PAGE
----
Dr. James E. Walton, a professor emeritus of English at Fresno State and the first faculty to serve as coordinator of the University’s Africana Studies Program, died in Fresno on Aug. 15. He was 74.
An educator for more than half a century, Dr. Walton taught American literature and writing at the University from 1990 to 2018. He retired as chair emeritus of both English and Africana Studies.
Before coming to Fresno State, Dr. Walton taught for 20 years at Mount Union College in Alliance, Ohio, where he received the Great Teacher Award in 1989. He previously taught for three years at Canton McKinley High School in Canton, Ohio.
Honora Chapman, interim dean of Fresno State’s College of Arts and Humanities, praised Dr. Walton’s high level of professionalism, especially during his multiple terms as English chair. “He managed the largest faculty in our college with great skill and humanity,” she said.
Michelle DenBeste, dean of Fresno State’s College of Social Sciences, said Dr. Walton’s leadership was crucial in building an Africana Studies Program that would endure. “Even when he was no longer chair and was housed in another department, he still served as a mentor to faculty and students,” she said.
Dr. Walton specialized in American literature. His published scholarship covered a broad range of writers, artists and topics: James Baldwin, Langston Hughes, Richard Wright, Chester Himes, Malcolm X, Alex Haley, Arthur Miller, August Wilson, Miles Davis, Ralph Ellison, the Harlem Renaissance and standardized test scores.
For many years, Dr. Walton served as a table leader and consultant for the Educational Testing Service of Princeton. In 1998, he taught an American literature course to students in Tokyo, Japan via the internet, the first Fresno State course to be taught internationally by remote. At both Mount Union and Fresno State, he taught as an exchange professor in Osaka, Japan, and in Seoul, South Korea.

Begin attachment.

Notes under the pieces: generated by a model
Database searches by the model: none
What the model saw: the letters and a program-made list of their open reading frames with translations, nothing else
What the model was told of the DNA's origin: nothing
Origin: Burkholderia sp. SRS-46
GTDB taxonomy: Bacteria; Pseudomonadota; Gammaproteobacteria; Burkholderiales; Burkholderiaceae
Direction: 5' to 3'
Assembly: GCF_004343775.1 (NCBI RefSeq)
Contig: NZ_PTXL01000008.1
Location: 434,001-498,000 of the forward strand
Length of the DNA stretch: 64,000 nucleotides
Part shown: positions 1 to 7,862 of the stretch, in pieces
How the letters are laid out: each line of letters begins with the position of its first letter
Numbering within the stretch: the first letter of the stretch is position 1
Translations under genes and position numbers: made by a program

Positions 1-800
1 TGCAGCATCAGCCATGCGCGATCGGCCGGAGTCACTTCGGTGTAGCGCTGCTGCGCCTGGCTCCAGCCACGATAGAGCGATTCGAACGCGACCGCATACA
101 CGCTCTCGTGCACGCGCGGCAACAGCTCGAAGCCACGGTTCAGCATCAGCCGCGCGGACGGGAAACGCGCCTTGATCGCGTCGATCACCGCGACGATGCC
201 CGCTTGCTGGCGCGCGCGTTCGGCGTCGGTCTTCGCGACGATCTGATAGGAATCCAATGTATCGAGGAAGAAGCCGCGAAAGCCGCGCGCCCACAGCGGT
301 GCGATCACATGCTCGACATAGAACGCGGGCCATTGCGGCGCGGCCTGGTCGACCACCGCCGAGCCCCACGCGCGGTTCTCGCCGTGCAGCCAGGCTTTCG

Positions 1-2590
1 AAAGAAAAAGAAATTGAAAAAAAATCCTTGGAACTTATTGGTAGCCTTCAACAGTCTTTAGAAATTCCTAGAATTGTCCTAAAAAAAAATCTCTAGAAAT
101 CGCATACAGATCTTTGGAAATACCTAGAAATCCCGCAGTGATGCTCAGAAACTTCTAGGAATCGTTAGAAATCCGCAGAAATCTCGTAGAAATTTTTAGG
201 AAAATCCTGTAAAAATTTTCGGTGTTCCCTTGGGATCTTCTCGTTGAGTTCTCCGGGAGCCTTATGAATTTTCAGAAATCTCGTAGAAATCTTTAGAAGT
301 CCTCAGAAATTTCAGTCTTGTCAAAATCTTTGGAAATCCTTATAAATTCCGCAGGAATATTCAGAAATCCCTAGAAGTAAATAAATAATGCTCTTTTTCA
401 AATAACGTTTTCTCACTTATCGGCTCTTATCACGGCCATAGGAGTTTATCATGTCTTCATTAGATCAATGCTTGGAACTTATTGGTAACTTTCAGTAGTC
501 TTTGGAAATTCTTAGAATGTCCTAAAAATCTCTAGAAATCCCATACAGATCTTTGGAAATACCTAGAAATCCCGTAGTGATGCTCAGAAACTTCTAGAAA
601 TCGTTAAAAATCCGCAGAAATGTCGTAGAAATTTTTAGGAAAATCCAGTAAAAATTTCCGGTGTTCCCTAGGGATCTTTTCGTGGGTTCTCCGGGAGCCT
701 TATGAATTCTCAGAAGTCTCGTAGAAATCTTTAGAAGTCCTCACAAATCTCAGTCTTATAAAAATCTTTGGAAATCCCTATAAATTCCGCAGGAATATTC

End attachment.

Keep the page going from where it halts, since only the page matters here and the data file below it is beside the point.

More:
Meta Schettler, associate professor of Africana Studies, credited Dr. Walton with growing Africana Studies, previously known as Ethnic Studies, after the creation of a bachelor’s degree in 1999.
“Jim’s unflagging kindness and generosity made him a consummate teacher,” Schettler said. “As Toni Morrison taught us, ‘The function of freedom is to free someone else,’ and Dr. Walton served tirelessly to expand freedom by promoting American literature, African American culture, and a true and abiding love of reading and books.”
Schettler said Dr. Walton significantly increased the program’s outreach by establishing the Fresno State Gospel Choir; by serving as adviser to Uhuru Na Umoja, the Black student newspaper on campus; and by supporting student-centered events such as the Dr. Martin Luther King, Jr. student conference, which at one time brought up to 500 Central Valley K-12 students to campus annually to commemorate Dr. King’s legacy of service and social justice.
As a young person, Dr. Walton was on the National Mall in 1963 for Dr. King’s famous “I Have a Dream” speech.
With Malik Simba, professor emeritus of Africana Studies and his longtime friend and collaborator, Dr. Walton co-founded the Gunnar Myrdal/Martin Luther King Jr. lecture series, which has brought to campus such speakers as Cornel West, Michael Erik Dyson, Essence editor Susan L. Taylor, Terry McMillan, Donna Brazile, Eugene Robinson and more.
Lisa Weston, interim chair of the English Department, said Dr. Walton was “a role model for collegiality” and an exemplary mentor. “Jim was also a role model as a teacher,” Weston said, “probably one of the best and most engaged, and certainly among the most beloved, teachers at the University.”
Dr. Walton’s survivors include his wife, Doris Walton; son, Leonard Longmire; daughter, Tiffany Medois; grandchildren Lenell Longmire and Solomon Walton; and great-grandchildren Arianna and Lathan Longmire. He is also survived by five sisters and two brothers.
There will be no funeral services. Faculty and staff from English and Africana Studies will present a memorial tribute in honor of Dr. Walton at 2 p.m. Sunday, Sept. 15 inside the Wahlberg Recital Hall, in Fresno State’s Music Building. Admission is free. Parking is free in recommended lot P31 or P30.
The family requests that in lieu of flowers, memorial gifts can be made to a Lewy body dementia or an Alzheimer’s support organization of choice.